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Approximately 5 per cent of all patients develop a nosocomial infection as a result of being hospitalized, with an average resultant stay in-hospital of 13 days longer than controls. Costs nationally are 5 billion dollars.
1.1. Nosocomial Infection:
An infection acquired in hospital which was not present or incubating at admission.
Nosocomial infection (NI) incidence is related to severity of underlying disease, i.e. patients with a 50 per cent chance of death in 1 year have a 40 per cent chance of NI, whereas a patient with a non-fatal illness have only a 3 per cent chance of NI.
Sites of NI are found in the following frequency:
- Urinary Tract 40 %
- Surgical Wound 25 %
- Respiratory Tract 20%
- Bacteremia 3 %
- Other 12%
Organisms that cause nosocomial infections are similar to community agents but there are exceptions:MRSA (Methicillin Resistant S. aureus), VRE (Vancomycin Resistant Enterococci), and ESBL (Extended Spectrum Beta Lactamase producing Klebsiella and E. Coli) have become more common.
Organism transmission can occur from direct contact from hands, or indirect through air, fomites (environmental surfaces)!
Blood transfusions may be contaminated. Staff may be carriers of organisms, such as S. aureus or group A B-hemolytic streptococci.
Organisms in environment, like fungi, may be endemic, but due to nature of immunosuppression cause disease in some hosts (like BMT).
Organisms enter through barriers that have been breached, such as intravenous catheters, or invasive procedures.
4.3. Ingestion of C. difficile may lead to antibiotic associated diarrhea, or VRE may be ingested and lead to colonization which precedes invasive infection.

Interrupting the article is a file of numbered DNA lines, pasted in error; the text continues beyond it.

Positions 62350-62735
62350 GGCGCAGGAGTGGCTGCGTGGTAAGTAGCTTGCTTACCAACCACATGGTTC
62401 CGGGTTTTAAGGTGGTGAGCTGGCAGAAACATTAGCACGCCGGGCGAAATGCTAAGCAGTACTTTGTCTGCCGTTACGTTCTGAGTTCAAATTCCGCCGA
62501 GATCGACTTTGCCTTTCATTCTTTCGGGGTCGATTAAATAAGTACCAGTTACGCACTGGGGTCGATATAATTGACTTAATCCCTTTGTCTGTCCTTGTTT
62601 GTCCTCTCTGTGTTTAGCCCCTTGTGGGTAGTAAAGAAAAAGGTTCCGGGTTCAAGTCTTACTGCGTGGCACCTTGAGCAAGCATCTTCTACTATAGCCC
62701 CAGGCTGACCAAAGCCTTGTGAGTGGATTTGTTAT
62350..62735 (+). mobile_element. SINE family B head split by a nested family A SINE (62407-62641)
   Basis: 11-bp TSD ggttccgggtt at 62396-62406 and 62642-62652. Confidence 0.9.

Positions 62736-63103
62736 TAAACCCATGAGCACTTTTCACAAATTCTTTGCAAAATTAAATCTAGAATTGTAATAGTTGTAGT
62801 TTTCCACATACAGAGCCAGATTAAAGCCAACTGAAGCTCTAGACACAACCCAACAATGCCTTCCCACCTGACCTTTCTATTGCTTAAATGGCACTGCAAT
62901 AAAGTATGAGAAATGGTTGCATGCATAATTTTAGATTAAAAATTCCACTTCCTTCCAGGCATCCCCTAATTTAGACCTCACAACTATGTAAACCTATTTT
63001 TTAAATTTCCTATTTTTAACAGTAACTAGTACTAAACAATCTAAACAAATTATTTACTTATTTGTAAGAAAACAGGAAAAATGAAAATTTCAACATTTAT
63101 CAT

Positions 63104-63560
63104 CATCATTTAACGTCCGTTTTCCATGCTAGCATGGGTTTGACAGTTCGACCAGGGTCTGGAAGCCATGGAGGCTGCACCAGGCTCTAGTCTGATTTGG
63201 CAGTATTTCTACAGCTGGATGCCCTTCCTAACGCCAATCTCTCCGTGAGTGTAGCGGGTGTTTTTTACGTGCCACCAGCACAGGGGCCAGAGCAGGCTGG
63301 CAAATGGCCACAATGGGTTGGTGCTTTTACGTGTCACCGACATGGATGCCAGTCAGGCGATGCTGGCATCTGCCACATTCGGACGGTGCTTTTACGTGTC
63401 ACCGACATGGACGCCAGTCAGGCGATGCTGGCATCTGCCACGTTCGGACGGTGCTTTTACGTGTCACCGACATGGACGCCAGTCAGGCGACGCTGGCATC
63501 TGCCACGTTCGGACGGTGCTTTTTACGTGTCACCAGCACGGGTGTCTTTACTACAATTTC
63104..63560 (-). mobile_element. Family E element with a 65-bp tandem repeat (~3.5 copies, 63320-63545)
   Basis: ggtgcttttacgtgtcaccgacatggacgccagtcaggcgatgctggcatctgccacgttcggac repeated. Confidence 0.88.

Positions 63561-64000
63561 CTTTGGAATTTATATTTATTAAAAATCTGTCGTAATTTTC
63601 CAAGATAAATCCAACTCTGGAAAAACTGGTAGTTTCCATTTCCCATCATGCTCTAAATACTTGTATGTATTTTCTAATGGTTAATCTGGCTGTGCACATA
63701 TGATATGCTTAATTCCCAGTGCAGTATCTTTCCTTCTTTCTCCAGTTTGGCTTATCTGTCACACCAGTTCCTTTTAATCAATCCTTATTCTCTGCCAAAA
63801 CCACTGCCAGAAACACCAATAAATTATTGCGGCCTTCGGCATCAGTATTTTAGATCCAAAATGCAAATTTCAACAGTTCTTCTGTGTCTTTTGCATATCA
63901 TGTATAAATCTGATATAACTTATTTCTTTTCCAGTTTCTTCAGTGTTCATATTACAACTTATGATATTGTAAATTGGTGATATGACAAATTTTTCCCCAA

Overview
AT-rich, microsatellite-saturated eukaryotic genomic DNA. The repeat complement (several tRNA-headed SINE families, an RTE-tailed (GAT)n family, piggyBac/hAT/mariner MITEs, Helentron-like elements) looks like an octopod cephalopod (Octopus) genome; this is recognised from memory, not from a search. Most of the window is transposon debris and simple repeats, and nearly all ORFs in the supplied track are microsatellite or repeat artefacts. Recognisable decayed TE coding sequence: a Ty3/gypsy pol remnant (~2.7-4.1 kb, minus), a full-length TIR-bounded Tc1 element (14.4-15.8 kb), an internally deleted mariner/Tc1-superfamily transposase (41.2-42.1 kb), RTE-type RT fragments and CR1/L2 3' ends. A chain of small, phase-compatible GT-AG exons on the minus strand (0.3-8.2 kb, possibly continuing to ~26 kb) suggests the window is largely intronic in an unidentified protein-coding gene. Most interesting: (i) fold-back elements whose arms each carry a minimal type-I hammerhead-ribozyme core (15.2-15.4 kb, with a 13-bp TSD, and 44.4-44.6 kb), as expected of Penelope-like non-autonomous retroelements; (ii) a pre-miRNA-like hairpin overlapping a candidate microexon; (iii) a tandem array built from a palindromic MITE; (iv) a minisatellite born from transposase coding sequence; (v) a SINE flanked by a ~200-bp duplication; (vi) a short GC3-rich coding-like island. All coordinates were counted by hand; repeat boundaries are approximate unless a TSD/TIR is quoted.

There are certain factors related to hospitalization that carry an undue risk of a nosocomial infection:Endotracheal Tube, Bladder Catheter, Intravenous Catheter, Non-Elective admission, age over 65 years, operative procedure during admission, hyperalimentation (TPN), immunosuppression.
5. Nosocomial Urinary Tract Infections
Usually related to GU manipulation and Foley catheterization, closed- catheter drainage has decreased the risk of bacteriuria but the risk is cumulative and is ~ 5% per day of placement. Risk of bacteriuria related to skill of person inserting Foley, and adequacy of Foley care (i.e. use of proper technique). Females > 50 have highest risk of infection.
5.1. Pathophysiology of infection:
The collection bag may become contaminated or organisms may traverse Foley-meatal interface, causative organisms are usually host flora--E. coli Enterococci, Proteus, Klebsiella. Outbreaks due to these and other organisms which are resistant to multiple antibiotics have been reported. Systemic prophylactic antibiotics do not decrease risk and may pre-dispose to superinfection; bladder irrigation with antibiotics not of proven value.
Prevention includes removal of Foley catheter when possible.
6. Nosocomial Wound Infection
Risk can be related to the type of surgical procedure performed: Clean Wounds—sterile site entered--risk 1-3%.
Clean-Contaminated--Respiratory, or GU tracts entered in controlled circumstances--risk ~ 4% .